A century ago, Canada was at war. The battle for Vimy Ridge took place on April 9 to 12, 1917, during which 3,600 Canadians lost their lives and thousands were wounded.
Back in Canada, families supported the war effort in many ways, including in their kitchens. They were encouraged to be frugal, eliminate kitchen waste, preserve fresh food for wintertime and cut down on those items needed in large volumes for our troops and allies overseas: flour, sugar, butter, beef and pork. In other words, to cook more beans and less beef, substitute whole grain flours for refined white flour, use bacon drippings in place of butter and vegetable shortening in place of lard. Baking with fine white sugar was discouraged in favour of using brown sugar, syrup and molasses instead. Even peeling a potato became a patriotic act: to cut the peels as thinly as possible so as to waste none of the flesh. And it goes without saying that leftovers were never, ever to be tossed away.
A new law in Canada made it illegal to stockpile or “hoard” foods such as flour and sugar. At the same time, a law banning margarine was suspended from 1917-23 due to shortages of butter caused by the war.
In Ottawa, the federal government created the Canada Food Board to appeal to home cooks and suggest ways in which they could achieve parsimony and patriotism in equal measure. It produced a series of illustrations, like comics, published in newspapers to remind home cooks what was at stake. For instance, one illustration calculated the cost of wasting sugar: if every Canadian wasted a teaspoon of sugar every day for a year, at 10 cents per pound, it would equal the value of 265 airplanes at $15,000 each. Another illustration warned against wasting bread, by which “waste” included overeating and throwing away the crusts: one ounce of bread per day per Canadian would fill 17 ships in the course of a year.
The food board issued a directive to “Public Eating Places” such as restaurants and university cafeterias: to use no more than two lbs. of sugar per 90 meals served (cheaper “yellow” sugar not white) and, for every four pounds of white flour, to use at least one pound of alternative flour such as oatmeal, corn and whole grain.
The board also encouraged farmers to produce more food with a series of colourful posters bearing titles such as “Canada’s Beef Opportunity,” and “Canada’s Butter Opportunity.” For instance, the beef poster stated that Britain buys $1,077,154,000 worth of beef annually, of which just $29,680,000 came from Canada. The bold print states “Speed up — We must do better.”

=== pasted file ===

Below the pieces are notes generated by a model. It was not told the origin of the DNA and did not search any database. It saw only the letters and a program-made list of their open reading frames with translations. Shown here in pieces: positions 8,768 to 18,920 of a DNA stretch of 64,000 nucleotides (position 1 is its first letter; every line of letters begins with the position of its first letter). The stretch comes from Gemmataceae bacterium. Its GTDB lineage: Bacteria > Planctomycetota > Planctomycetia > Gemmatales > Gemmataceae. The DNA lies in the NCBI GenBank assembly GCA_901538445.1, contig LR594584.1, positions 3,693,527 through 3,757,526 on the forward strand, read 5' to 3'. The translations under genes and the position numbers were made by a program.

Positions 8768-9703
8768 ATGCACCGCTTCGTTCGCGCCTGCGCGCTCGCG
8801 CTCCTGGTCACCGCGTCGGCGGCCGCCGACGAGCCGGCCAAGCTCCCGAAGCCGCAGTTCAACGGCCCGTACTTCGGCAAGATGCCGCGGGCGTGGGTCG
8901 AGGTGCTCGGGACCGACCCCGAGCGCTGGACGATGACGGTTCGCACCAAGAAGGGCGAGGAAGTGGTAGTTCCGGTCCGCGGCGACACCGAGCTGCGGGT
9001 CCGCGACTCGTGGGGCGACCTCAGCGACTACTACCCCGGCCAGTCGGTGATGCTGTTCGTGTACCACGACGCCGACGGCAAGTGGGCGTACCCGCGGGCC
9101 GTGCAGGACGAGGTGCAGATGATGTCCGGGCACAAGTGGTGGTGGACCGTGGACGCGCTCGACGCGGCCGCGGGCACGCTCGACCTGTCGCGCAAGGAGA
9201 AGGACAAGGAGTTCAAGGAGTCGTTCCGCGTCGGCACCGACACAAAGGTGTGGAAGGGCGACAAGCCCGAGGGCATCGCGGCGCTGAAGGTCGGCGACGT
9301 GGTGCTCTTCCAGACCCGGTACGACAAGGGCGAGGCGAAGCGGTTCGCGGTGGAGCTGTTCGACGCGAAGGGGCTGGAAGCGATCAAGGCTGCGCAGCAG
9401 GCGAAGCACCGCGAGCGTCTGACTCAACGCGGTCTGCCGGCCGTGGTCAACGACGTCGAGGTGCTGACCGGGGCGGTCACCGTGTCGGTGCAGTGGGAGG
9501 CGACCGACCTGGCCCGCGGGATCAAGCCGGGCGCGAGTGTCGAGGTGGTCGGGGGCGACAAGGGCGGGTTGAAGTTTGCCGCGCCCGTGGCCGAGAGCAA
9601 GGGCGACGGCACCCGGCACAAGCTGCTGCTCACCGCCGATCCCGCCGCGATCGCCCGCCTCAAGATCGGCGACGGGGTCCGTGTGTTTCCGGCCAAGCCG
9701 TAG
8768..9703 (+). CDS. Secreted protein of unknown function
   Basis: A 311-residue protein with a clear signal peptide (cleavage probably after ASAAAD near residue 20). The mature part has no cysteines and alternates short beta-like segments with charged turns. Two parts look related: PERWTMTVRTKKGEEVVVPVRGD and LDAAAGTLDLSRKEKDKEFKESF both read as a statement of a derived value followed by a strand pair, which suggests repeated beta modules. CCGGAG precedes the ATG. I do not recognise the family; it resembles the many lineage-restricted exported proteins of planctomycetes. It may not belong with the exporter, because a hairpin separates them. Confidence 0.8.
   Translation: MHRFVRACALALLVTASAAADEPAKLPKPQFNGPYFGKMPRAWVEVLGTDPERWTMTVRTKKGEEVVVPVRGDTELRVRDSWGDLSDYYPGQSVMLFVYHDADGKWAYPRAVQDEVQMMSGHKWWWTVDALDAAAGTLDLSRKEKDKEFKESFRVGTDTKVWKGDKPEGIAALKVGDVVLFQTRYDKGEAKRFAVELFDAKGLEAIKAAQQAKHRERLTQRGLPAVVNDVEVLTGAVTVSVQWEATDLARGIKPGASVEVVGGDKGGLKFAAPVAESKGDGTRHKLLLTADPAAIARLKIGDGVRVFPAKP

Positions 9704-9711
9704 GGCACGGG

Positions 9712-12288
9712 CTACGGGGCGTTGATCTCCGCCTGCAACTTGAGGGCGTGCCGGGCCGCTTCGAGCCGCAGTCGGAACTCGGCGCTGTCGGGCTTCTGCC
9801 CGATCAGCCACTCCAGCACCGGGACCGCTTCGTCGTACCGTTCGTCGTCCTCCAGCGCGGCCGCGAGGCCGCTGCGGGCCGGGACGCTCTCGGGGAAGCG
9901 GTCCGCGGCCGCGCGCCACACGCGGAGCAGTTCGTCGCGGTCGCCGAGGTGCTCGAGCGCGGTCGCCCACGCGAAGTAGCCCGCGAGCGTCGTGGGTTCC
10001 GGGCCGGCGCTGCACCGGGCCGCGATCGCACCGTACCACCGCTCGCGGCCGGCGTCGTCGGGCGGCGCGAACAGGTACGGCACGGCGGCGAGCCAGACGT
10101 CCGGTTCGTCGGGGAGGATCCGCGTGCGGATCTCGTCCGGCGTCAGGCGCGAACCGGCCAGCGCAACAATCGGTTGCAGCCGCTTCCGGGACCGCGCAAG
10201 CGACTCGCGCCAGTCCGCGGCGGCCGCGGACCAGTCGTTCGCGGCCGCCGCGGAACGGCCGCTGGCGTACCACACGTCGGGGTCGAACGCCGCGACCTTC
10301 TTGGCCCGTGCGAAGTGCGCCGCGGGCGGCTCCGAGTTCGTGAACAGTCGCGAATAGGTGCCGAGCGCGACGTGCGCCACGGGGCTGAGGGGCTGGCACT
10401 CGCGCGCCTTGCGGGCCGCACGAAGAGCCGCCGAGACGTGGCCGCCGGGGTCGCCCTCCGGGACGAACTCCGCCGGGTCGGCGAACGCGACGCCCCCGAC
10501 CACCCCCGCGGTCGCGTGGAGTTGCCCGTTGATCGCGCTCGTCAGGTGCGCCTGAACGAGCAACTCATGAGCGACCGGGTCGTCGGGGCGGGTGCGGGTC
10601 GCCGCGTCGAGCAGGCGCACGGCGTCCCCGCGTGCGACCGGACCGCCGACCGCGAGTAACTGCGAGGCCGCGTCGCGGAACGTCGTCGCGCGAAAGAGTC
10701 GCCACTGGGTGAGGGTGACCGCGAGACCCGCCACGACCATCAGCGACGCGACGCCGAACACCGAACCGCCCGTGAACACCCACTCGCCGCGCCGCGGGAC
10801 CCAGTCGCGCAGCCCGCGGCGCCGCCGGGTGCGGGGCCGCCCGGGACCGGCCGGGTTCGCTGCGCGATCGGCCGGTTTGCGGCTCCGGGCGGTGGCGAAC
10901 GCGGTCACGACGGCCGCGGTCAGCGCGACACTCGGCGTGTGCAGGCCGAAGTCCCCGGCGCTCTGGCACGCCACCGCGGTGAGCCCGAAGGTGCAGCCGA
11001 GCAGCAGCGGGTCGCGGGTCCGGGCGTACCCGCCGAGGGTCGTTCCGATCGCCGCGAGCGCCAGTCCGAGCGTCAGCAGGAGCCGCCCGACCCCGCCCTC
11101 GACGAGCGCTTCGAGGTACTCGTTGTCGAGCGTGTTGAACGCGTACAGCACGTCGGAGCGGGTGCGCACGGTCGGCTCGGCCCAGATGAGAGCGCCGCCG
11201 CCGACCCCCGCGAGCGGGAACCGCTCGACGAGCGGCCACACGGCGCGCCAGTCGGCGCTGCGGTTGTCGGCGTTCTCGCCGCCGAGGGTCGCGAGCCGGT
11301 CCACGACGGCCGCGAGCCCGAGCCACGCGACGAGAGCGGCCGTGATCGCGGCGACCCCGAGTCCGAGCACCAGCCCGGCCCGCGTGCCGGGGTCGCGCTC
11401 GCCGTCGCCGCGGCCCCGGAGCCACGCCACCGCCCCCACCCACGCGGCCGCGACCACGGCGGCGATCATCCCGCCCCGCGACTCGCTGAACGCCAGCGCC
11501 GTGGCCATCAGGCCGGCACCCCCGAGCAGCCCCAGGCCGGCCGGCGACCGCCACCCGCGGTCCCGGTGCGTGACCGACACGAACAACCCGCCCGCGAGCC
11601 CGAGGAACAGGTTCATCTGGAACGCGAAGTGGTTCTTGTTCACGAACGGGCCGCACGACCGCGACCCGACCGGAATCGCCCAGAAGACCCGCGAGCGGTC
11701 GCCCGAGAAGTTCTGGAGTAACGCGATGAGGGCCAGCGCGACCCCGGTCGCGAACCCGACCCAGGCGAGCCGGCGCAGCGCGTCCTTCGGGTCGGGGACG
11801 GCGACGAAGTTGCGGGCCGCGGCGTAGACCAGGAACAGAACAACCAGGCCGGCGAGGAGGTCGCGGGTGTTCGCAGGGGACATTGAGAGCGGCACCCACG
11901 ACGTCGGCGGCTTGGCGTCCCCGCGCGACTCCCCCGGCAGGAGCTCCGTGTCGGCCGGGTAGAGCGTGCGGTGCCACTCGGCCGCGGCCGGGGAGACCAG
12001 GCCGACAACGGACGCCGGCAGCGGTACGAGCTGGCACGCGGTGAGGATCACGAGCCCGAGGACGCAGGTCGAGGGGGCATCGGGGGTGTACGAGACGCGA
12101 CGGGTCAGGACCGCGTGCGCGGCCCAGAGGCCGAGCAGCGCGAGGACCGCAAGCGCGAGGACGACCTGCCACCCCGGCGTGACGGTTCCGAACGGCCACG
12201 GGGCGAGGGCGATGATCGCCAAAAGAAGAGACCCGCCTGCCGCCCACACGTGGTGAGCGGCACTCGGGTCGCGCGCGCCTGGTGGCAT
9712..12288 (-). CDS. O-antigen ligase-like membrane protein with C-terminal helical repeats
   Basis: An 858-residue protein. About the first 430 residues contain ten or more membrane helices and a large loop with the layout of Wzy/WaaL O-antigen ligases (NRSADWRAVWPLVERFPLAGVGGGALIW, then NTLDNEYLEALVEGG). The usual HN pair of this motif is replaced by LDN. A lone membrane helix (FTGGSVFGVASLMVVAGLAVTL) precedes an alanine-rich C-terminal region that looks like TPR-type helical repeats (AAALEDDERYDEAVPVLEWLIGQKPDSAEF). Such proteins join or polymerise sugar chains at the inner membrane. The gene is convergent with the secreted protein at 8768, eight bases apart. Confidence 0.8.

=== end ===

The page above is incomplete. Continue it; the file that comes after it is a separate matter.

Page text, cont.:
This recipe for Strawberry Pudding appeared in the Saskatoon Daily Star in August 1918 during the First World War. The original instructions were brief, assuming everyone knew how to steam an old-fashioned pudding. I did not, however, I looked it up in a modern cookbook and this method works well. I made the pudding a second time, cooking it in six 250-ml jelly jars, as shown in the photograph. If using jelly jars, cut the cooking time in half.
- 1 c. brown sugar 1 egg
- 1/4 c. soft butter 1 c. milk
- 1 tsp. vanilla
- 2/3 c. flour
- 1 tsp. cream of tartar 1/2 tsp. baking soda 1/4 tsp. cinnamon 2/3 c. sliced strawberries
- Strawberries and whipped cream for serving
Before you start, choose a pudding bowl and a pot in which to steam it. The pudding bowl should have a capacity of at least 6 cups. It should be heatproof and fit inside the pot.
The pot should have a lid. Rip a piece of tinfoil to cover the pudding bowl and smear it lightly with butter. The foil should wrap over the bowl but not hang down too far. Lightly butter the inside of the bowl. Put the bowl into the pot. Add water to the pot to come halfway up the bowl. The water should not touch the foil. Trim the foil if necessary. Remove the bowl. Put the pot on the stove, place the lid and heat the water to a gentle simmer.
While the water is heating, make the pudding: Cream together the brown sugar and egg. Add the butter, milk and vanilla. Blend well. Stir together the dry ingredients and mix into the batter. Stir in the strawberries. Pour the batter into the pudding bowl. It should be half full; the pudding will expand in cooking. Cover with the prepared tinfoil. Place the pudding bowl into the simmering water, put the lid on the pot and simmer 2 hours. Do not lift the lid for the first half-hour, after which you can check the water level and add more water if needed.
Remove the pudding from the water and leave to cool. Tip the pudding out of the bowl. Serve it flat-side down, garnished with whipped cream and strawberries.